The prairie needs fire to survive.
This does not come as a surprise to most Kansas Flint Hills rancher who try their best to burn pastures every spring, somewhere between mid-April and late May, depending on when the grass reaches just the right amount of "green" depending on that year's weather.
Now there is a long-term study that supports that anecdotal information. Kansas State University researchers have published a collaborative study that shows a three-year absence of fire is the tipping point for turning prairie into woodland.
Kansas State University researchers have found a three-year absence of fire is the tipping point for the tallgrass prairie ecosystem and advise an increase in burning. For years, they have been gathering information on what happens if you don't burn.
A collaborative study, recently publish in Elsevier's journal, Rangeland Ecology and Management, suggests many land managers in the Flint Hills need to increase burning frequency to more than once every three years to keep the tallgrass prairie ecosystem from transitioning to woodland. The study applied 40 years of data collected at Konza Prairie Biological Station, an 8,600-acre native tallgrass prairie jointly owned by Kansas State University and The Nature Conservancy, to satellite fire maps of the Flint Hills from 2000 to 2010.
The satellite data used in the study — "Assessing the Potential for Transitions from Tallgrass Prairie to Woodland: Are We Operating Beyond Critical Fire Thresholds? " — indicated at least 50 percent of the tallgrass prairie in the Flint Hills is burned every three to four years or less frequently and is susceptible to becoming shrubland. Fire intervals greater than 10 years apart or complete fire suppression have drastic effects — particularly in the absence of grazing.
"In this area, if we completely exclude fire, the landscape can go from tallgrass prairie to a cedar forest in as little as 30-40 years," said John Briggs, director of Konza Prairie and one of the authors of the study. "Once it gets to that point, we are not confident that fire alone is going to bring that back."
According to Briggs, also a professor of biology, the tallgrass prairie is one of the most altered ecosystems in North America with only 4 percent remaining. The grasslands are conducive to cattle ranching and provide economic stability for the area. Native grasses filter freshwater, prevent soil erosion, provide wildlife habitat for grassland birds like the prairie chicken, and mitigate nutrient loading. Briggs also said that if woody vegetation increases near human settlements, so will the chances of dangerous wildfire.
"We knew some areas around the Flint Hills were beyond these fire thresholds but we were still surprised how much of the region is susceptible to shrub and tree expansion," said Zak Ratajczak, the study's lead author and Kansas State University doctoral alumnus.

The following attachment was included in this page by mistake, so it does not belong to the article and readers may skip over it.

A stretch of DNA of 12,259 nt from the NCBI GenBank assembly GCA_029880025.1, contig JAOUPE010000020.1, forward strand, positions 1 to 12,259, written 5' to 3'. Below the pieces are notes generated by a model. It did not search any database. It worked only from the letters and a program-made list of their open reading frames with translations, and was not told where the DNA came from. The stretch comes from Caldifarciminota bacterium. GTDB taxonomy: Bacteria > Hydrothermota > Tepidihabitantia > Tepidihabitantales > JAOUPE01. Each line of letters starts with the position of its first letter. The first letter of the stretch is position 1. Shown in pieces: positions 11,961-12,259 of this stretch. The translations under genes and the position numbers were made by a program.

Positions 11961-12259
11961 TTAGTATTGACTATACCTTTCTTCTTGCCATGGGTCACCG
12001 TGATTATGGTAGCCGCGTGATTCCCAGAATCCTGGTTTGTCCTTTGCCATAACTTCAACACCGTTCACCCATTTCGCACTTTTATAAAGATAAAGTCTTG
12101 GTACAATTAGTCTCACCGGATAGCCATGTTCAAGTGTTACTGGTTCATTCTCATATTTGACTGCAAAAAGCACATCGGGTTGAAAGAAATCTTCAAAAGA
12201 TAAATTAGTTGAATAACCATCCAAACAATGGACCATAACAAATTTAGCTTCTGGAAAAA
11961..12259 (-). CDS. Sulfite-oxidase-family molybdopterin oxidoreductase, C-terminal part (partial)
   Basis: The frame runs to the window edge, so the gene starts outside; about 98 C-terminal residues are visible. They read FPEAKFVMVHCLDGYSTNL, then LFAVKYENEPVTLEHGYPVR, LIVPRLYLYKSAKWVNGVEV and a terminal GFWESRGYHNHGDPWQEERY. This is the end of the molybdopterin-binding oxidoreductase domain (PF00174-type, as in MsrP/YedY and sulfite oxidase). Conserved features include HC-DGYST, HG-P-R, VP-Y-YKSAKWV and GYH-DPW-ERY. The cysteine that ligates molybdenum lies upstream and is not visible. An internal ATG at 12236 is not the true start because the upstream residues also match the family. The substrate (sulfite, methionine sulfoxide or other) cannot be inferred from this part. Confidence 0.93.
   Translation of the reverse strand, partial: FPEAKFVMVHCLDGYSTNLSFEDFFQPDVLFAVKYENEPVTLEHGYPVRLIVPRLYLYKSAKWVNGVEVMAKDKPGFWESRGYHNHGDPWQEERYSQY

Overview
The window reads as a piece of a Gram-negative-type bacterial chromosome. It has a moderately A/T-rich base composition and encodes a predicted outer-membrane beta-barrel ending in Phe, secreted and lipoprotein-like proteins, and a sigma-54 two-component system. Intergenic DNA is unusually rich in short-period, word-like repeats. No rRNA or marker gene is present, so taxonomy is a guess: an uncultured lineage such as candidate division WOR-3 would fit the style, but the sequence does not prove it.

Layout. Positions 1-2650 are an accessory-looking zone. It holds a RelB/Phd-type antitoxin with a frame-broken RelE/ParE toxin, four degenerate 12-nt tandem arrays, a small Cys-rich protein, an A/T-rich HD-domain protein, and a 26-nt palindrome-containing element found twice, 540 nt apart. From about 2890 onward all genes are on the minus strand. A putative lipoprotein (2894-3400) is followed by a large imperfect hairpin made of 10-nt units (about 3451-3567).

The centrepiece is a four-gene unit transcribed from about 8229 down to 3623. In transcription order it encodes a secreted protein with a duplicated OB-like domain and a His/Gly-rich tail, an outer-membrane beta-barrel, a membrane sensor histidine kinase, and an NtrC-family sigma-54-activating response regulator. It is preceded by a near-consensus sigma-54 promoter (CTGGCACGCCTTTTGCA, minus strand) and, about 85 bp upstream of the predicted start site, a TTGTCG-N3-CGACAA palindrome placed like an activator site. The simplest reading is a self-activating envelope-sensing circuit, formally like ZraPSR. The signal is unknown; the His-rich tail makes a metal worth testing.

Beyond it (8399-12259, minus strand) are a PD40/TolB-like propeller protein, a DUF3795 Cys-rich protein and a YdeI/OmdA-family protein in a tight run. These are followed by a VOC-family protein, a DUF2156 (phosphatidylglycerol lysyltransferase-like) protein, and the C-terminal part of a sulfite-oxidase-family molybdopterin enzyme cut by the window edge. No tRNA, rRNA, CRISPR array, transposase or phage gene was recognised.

Ratajczak, now a National Science postdoctoral fellow at the University of Virginia, started comparing the results from the Konza Prairie fire experiments with the fire maps from K-State's geography researchers as part of his doctoral studies at Kansas State University. Assisting with the study were Doug Goodin, professor of geography, Lei Luo, master's student in geography, and Jesse Nippert, associate professor of biology, all from Kansas State University; Rhett Mohler, Kansas State University alumnus and assistant professor of geography at Saginaw Valley State University; and Brian Obermeyer, director of The Nature Conservancy's Flint Hills Initiative.
"Prescribed fire is the most effective tool owners have to manage their land," Briggs said. "Other means, such as mechanically removing woody vegetation or using herbicides, are very expensive and very harmful. Fire is pennies per acre to implement; the other methods can be dollars per acre. That can really add up."
Managed by the university's Division of Biology, Konza Prairie has more than 50 sections of land called watersheds — because they are partitioned based on water flow — that are burned at varying frequencies — from annually to every 20 years — since the land was donated in 1971. The areas of the station with one- and two-year fire intervals have minimal large shrubs compared to a nearby watershed that is burned at three-and-a-half-year intervals and that has lost 40 percent of its area to shrub expansion.
This comparison, combined with the satellite data of the region, is one reason the researchers are advising an increase in burning in many areas, even though they realize this might stimulate discussion locally and for communities downwind.
"This comes at a time where people are really concerned about smoke and our suggestion to increase burning comes with a trade-off," Briggs said. "We are going to have more fire and more smoke, which can affect the air quality in the region and other parts of North America."
To find solutions for this problem, Briggs said land managers are working with fire cooperatives and the Kansas Flint Hills Smoke Management to find best practices and compromise. Briggs said a tour of Konza can give land managers access to research data and might help them establish collaborative practices to reduce the abundance of smoke.
"There is always a conflict to burning," Briggs said. "Most people think that the remaining tallgrass prairie should be a fenced-off preserve. They think that it will take care of itself, but this system is fire derived and historically fire maintained. Aside from the sustainable and ecological aspects, it is critical to people's livelihoods and necessary to ranching communities."
National Science Foundation Long-Term Ecological Research program, The Nature Conservancy, Kansas State University's Agricultural Experimental Research Station and the Division of Biology in Kansas State University's College of Arts & Sciences provide funding and resources for Konza Prairie research.